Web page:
The Whitewashing Effect: Using Racial Contact to Signal Trustworthiness and Competence.

Abstract

The present research examines whether people use racial contact to signal positive and negative social attributes. In two experiments, participants were instructed to fake good (trustworthy/competent) or fake bad (untrustworthy/incompetent) when reporting their amount of contact with a range of different racial groups. In Experiment 1 (N = 364), participants faking good reported significantly more contact with White Americans than with non-White Americans, whereas participants faking bad did not. In Experiment 2 (N = 1,056), this pattern was replicated and was found to be particularly pronounced among those with stronger pro-White bias. These findings suggest that individuals may use racial contact as a social signal, effectively "whitewashing" their apparent contact and friendships when trying to present positively.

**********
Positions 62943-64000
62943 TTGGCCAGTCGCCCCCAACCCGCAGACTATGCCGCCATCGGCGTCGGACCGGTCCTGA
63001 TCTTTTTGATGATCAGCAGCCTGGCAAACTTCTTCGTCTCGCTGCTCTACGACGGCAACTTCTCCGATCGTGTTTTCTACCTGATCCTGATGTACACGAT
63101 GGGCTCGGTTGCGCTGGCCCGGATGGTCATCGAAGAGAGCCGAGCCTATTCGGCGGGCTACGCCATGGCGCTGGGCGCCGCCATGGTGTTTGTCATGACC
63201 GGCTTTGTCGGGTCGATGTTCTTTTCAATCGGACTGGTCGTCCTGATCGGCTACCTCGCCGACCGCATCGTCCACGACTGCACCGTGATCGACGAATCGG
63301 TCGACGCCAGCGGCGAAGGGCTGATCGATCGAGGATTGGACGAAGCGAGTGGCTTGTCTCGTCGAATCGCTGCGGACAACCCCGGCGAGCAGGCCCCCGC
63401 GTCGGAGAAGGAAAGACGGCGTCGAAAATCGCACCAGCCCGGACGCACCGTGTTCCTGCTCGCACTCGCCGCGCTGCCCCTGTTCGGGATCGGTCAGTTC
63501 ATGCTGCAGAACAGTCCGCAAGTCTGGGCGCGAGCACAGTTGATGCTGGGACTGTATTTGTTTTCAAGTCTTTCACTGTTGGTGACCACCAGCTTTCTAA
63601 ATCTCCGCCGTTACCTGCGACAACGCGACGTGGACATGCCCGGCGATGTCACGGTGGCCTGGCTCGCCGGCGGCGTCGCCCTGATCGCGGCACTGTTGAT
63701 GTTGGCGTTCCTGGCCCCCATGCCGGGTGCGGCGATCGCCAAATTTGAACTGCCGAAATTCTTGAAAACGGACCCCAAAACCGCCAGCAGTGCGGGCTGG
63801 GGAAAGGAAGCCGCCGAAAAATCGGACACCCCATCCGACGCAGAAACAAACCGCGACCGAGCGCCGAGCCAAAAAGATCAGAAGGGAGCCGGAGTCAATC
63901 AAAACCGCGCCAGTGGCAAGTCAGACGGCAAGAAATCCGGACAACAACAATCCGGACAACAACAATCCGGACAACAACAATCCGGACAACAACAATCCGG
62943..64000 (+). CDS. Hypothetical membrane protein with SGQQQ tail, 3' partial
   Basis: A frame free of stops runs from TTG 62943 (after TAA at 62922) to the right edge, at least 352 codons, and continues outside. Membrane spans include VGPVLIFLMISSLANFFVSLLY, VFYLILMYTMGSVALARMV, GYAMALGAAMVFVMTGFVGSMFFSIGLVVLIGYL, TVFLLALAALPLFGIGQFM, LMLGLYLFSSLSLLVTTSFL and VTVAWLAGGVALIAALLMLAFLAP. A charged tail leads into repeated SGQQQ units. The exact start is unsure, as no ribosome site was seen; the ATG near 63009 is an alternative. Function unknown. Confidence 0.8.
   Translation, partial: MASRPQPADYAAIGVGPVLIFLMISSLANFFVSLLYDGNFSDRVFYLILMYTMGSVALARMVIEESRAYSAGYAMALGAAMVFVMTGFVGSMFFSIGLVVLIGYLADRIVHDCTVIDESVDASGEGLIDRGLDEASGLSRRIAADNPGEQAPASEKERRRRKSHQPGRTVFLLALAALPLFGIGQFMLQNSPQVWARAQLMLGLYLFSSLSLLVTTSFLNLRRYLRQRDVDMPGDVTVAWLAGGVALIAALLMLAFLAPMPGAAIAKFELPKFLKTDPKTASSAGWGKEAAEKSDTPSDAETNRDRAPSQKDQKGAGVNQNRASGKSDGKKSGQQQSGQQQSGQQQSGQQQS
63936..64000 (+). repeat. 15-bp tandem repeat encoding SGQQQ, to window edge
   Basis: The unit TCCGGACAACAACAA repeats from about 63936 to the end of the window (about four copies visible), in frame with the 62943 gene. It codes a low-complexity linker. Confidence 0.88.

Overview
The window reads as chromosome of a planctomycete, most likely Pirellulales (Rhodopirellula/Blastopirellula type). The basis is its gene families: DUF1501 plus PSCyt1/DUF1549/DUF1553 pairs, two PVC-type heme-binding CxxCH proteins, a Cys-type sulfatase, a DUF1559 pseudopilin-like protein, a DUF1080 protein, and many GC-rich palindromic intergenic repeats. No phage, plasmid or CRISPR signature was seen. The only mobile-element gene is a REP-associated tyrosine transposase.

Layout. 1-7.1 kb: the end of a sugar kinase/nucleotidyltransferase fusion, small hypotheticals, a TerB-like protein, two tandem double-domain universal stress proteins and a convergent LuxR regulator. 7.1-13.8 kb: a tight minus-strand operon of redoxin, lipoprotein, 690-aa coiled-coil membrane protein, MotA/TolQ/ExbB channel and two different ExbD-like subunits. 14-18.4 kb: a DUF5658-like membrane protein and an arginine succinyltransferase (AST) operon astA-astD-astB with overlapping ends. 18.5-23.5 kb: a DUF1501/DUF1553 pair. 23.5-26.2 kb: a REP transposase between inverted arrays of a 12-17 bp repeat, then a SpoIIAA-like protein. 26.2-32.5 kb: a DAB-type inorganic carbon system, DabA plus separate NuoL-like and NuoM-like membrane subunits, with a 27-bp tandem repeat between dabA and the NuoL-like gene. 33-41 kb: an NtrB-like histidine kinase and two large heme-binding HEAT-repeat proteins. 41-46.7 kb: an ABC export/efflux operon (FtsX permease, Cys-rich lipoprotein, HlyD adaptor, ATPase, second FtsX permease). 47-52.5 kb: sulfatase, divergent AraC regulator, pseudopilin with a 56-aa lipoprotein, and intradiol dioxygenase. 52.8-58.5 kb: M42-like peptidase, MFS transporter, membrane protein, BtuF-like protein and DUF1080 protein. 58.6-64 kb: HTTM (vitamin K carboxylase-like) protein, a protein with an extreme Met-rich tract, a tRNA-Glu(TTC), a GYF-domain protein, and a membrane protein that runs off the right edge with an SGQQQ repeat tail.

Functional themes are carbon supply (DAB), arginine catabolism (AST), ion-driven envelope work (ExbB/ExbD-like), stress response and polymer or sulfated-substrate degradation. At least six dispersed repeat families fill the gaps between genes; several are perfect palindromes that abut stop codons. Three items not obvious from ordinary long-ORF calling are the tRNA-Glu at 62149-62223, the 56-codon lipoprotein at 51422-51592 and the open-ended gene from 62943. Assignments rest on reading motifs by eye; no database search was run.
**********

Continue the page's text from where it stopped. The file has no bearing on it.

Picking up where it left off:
DOI: 10.1177/0146167215616801

Cite this paper

@article{Macchia2016TheWE, title={The Whitewashing Effect: Using Racial Contact to Signal Trustworthiness and Competence.}, author={Stephen T La Macchia and Winnifred R. Louis and Matthew J. Hornsey and Michael Thai and Fiona Kate Barlow}, journal={Personality & social psychology bulletin}, year={2016}, volume={42 1}, pages={118-29} }